Returning then to the case of the light switch, let us now make the situation just a bit more complex and suppose that the room has two light switches, located on opposite walls. Moreover, pace Martin Bunzl (1979, p. 135), let us suppose “that the switches are placed in parallel in the same circuit” and that, when either or both are flipped, the light comes on. In such a case, we have two statistical associations of interest:
  1. 1

    X1—statistical association—Y

     
  2. 2

    X2—statistical association—Y

     

Here X1 refers to the flipping up of the first light switch, X2 refers to the flipping up of the second light switch, and Y refers to the light in the room coming on. Given the description of the relationship of the light switches to the light, if either X1 or X2 had occurred without the other, then also Y would have occurred; that is, if either of the light switches had been flipped up without the other light switch being flipped up, then the light would still have come on. In contrast, if neither X1 nor X2 had occurred, then Y would not have occurred; that is, if neither light switch had been flipped up, then the light would not have come on.

Following David Lewis (1986, p. 193), we can call the situation above a case of redundant causation. (Also, see Mackie 1974, pp. 44–45; McDermott 1995, pp. 523–524.) In the example, both X1 and X2 are sufficient, by themselves, to cause the light to come on. However, since each is, singularly, sufficient to cause the light to come on, it follows that neither X1 nor X2 is, singularly, necessary for the light to come on. Instead, it is the disjunction of X1 and X2 (i.e., X1 or X2) that is necessary for the occurrence of Y. Thus, if the satisfaction of the ACC by the statistical association of X1 and Y warrants the claim that X1 causes Y, then the kind of causation that the satisfaction of the ACC identifies is sufficient causation (X1 is a sufficient cause of Y). Similar reasoning leads us to say that the kind of causation identified by the ACC in the case of the statistical association of X2 and Y is also sufficient causation. Notice that understanding the role of the ACC in this way does not entail an endorsement of a deterministic interpretation of sufficient cause. In particular, we can say that X1 is a sufficient cause for Y without being committed to the stronger claim that X1 is a sufficient cause of Y if and only if whenever X1 occurs Y must also occur. Instead, the claim of sufficient cause used in the example above is consistent both with a deterministic understanding of sufficient cause and with a probabilistic understanding of sufficient cause. In the latter case we can, roughly, say that given a complete description of all confounding factors (Cartwright 2007b, p. 45), and a complete specification of what Mackie (Mackie (1974, pp. 34–35) calls the “causal field”, X1 is a probabilistic (positive) sufficient cause of Y just in case the occurrence of X1 results in a greater probability of the occurrence of Y than does the non-occurrence of X1. (See, Eells and Sober 1983, pp. 35–38; Suppes 1985, p. 48.)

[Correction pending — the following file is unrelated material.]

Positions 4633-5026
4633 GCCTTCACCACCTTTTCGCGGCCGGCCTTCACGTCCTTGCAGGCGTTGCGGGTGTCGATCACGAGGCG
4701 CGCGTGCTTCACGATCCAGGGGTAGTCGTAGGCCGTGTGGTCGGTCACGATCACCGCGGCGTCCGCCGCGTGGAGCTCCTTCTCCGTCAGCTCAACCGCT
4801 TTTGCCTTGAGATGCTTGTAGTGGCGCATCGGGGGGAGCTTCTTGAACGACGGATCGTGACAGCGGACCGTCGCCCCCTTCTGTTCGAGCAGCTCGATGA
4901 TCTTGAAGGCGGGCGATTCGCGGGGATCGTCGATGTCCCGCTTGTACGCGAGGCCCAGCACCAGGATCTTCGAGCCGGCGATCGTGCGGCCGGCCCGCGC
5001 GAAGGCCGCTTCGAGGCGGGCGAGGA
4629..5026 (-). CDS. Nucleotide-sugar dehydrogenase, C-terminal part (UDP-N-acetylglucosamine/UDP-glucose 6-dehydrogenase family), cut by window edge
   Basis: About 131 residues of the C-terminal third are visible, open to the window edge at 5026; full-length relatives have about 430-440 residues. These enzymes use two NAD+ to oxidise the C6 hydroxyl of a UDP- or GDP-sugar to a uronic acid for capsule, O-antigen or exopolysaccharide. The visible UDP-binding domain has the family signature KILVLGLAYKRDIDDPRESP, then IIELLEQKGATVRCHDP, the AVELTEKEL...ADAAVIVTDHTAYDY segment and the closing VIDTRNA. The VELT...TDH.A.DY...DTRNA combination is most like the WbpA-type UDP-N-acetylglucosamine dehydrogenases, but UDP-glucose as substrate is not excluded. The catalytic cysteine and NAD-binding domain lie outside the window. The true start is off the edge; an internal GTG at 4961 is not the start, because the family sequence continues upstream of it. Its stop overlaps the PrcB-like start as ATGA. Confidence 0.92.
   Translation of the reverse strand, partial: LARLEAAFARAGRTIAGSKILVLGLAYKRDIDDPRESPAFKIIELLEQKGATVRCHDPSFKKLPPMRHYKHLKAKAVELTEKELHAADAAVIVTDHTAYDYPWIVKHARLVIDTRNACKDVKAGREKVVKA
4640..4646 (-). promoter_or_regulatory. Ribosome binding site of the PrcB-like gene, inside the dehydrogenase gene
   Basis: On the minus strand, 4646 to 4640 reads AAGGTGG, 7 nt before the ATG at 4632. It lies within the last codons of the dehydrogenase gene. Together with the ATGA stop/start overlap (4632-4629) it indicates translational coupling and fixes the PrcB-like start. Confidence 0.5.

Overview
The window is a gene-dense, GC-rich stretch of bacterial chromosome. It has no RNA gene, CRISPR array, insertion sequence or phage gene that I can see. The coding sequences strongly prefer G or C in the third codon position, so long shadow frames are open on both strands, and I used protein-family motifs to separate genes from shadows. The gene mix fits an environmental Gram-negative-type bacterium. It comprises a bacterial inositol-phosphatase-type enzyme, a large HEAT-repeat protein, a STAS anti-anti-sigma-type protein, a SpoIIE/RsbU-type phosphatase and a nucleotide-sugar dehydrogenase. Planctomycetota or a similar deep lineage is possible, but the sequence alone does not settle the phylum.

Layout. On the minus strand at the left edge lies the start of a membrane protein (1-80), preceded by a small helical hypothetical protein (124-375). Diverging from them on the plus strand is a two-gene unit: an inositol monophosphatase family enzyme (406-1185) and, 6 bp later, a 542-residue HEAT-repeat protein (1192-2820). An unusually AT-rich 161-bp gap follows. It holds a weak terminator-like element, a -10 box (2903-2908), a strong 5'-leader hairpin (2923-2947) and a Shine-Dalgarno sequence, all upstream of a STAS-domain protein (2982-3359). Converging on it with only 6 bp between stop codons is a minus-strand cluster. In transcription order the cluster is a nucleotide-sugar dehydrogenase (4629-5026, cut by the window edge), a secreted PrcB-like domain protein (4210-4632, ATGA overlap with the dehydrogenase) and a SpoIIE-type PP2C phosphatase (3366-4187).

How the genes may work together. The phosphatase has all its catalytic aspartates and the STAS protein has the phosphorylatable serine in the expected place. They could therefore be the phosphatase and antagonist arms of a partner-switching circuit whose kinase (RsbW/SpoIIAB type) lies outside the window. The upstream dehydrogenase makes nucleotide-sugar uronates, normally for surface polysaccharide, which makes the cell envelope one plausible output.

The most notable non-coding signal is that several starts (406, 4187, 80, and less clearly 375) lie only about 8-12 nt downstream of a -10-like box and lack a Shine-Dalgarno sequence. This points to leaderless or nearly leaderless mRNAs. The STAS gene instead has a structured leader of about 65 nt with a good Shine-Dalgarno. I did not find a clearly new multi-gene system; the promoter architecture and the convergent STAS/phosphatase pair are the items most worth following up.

In order to understand the problem redundant causation poses for making warranted causal claims using causal criteria, we need to differentiate two different cases of redundant causation. If both X1 and X2 are causally on a par (e.g., if the light switches are flipped simultaneously, the resistance in the wires from the switches to the light is the same, etc.) then we have a case of symmetrical causal overdetermination. In contrast, if X1 and X2 are not causally on a par (e.g., if one light switch is flipped up before the other light switch, with all other conditions remaining the same), then we have a case of causal (late) preemption. The preemption relevant here is not “early preemption” in which the flipping of one light switch inhibits, in some fashion, the current from the other, simultaneously flipped light switch, to the light. Instead, in the example of preemption considered here, it is the fact that the effect (the light coming on) has occurred due to the flipping of the first light switch that preempts the flipping of the second light switch being the case of the light coming on. It is in this respect an example of “late preemption”. (See Ehring 1997, pp. 20–21; Hall 2004, pp. 234–241; Hitchcock 2007, pp. 516–522, 524–529.) Each kind of redundant causation poses problems for the use of causal criteria to warrant causal claims about statistical associations.